To help keep DSL a relevant option for the last part of a broadband connection, the so-called “last mile,” vendors are working on a number of technologies to increase the broadband speeds that can be delivered over old telephone lines.
However, calling G.fast a last-mile technology is somewhat misleading, because the technology is only intended for distances up to 100 metres or 0.06 miles. But at that distance and less it helps copper keep up with fibre. The trial achieved a maximum speed of 1.1Gbps over 70 metres and 800Mbps over 100 metres over a single, good-quality cable, according to Alcatel-Lucent. On older, unshielded cables, the trial managed 500Mbps over 100 metres on a single line, it said.
With the help of vectoring, G.fast also works over multiple copper lines at the same time. Vectoring already improves the performance of VDSL2 to 100Mbps over existing copper connections at up to 400 metres by removing crosstalk interference. It works by continuously analysing the noise conditions on copper lines, and then creates a new anti-noise signal to cancel it out, much like noise-cancelling headphones.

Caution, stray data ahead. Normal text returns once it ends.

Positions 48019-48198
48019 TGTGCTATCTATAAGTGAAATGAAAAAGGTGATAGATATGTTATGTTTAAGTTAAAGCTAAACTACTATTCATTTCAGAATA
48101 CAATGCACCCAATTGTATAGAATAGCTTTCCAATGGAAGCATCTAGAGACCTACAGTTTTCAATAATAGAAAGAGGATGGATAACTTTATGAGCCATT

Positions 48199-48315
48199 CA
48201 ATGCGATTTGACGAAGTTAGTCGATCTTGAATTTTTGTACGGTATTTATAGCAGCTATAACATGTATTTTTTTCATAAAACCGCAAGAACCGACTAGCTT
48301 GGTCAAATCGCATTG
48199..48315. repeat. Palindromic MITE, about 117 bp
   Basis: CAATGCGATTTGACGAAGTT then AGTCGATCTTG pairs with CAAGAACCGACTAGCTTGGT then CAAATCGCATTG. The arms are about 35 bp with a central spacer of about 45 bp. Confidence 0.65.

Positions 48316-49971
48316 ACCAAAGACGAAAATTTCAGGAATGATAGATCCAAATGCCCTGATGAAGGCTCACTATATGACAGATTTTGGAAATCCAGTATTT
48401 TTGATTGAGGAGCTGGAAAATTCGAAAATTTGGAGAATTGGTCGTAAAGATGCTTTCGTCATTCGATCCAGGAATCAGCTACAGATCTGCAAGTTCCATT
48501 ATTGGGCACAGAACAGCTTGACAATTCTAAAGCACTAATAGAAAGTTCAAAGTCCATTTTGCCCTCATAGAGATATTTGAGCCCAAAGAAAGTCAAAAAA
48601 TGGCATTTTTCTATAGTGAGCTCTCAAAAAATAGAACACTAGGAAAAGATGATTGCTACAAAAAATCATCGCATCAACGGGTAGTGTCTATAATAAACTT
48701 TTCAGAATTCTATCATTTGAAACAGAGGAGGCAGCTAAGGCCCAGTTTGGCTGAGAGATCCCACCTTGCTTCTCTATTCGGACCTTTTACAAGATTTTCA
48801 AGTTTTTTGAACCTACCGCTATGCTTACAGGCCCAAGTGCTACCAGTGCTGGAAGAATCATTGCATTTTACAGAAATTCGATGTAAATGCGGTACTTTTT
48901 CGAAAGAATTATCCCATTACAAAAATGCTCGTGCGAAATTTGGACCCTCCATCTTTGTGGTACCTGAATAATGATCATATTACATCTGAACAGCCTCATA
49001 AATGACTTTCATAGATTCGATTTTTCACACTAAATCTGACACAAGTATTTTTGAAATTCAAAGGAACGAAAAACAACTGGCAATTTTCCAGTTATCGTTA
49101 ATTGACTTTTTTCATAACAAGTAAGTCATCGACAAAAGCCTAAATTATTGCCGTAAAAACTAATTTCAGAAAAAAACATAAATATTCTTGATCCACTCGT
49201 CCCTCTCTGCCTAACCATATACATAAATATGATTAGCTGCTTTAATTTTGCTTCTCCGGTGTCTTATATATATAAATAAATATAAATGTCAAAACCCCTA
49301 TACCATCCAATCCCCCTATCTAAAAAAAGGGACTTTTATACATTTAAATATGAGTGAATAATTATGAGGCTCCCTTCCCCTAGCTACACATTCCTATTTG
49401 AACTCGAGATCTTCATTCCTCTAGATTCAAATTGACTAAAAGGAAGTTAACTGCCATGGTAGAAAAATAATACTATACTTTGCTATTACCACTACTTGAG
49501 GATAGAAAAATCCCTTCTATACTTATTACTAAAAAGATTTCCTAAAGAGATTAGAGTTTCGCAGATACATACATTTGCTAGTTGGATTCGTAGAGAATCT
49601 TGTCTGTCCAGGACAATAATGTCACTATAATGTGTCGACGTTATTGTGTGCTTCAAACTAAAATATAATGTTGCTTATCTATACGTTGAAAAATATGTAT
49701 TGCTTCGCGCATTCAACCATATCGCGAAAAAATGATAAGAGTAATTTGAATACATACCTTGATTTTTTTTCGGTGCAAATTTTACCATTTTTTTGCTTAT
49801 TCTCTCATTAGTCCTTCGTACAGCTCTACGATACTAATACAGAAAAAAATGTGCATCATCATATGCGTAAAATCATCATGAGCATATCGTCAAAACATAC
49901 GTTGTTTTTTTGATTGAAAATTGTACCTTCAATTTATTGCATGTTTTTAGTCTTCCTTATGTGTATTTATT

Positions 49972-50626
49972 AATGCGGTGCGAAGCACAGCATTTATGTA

Just like next-generation mobile networks, G.fast uses more spectrum to achieve the higher speeds.
Alcatel-Lucent isn’t alone in working on G.fast products and will compete with the likes of Huawei Technologies. The plan is to have a standard ready next year, followed by chipsets in 2015 and first-generation commercial products in 2016, which won’t have support for vectoring, according to Stefaan Vanhastel, marketing director for the Fixed Networks business at Alcatel-Lucent.
The company and the rest of the industry are working hard to make G.fast a commercial reality at an interesting time for the broadband market. At the end of 2012, analyst company Point Topic said that subscriber numbers for copper-based broadband services had fallen for the first time. Recent data from the company showed that this decline has accelerated in 2013, with about 2.8 million subscribers lost in the first three months of the year.
Copper remains the dominant technology, but Point Topic believes that a shift in technology is occurring, particularly to fibre and hybrid fibre, as consumers require and are willing to pay for higher speeds from their broadband connections, it said.
It is in these hybrid networks, which use fibre for as long as possible and then switch to copper, where Alcatel-Lucent G.fast will find a home. The technology will, for example, be used for just the last tens of metres to avoid having to enter a subscriber’s home, which is both time-consuming and expensive, Vanhastel said.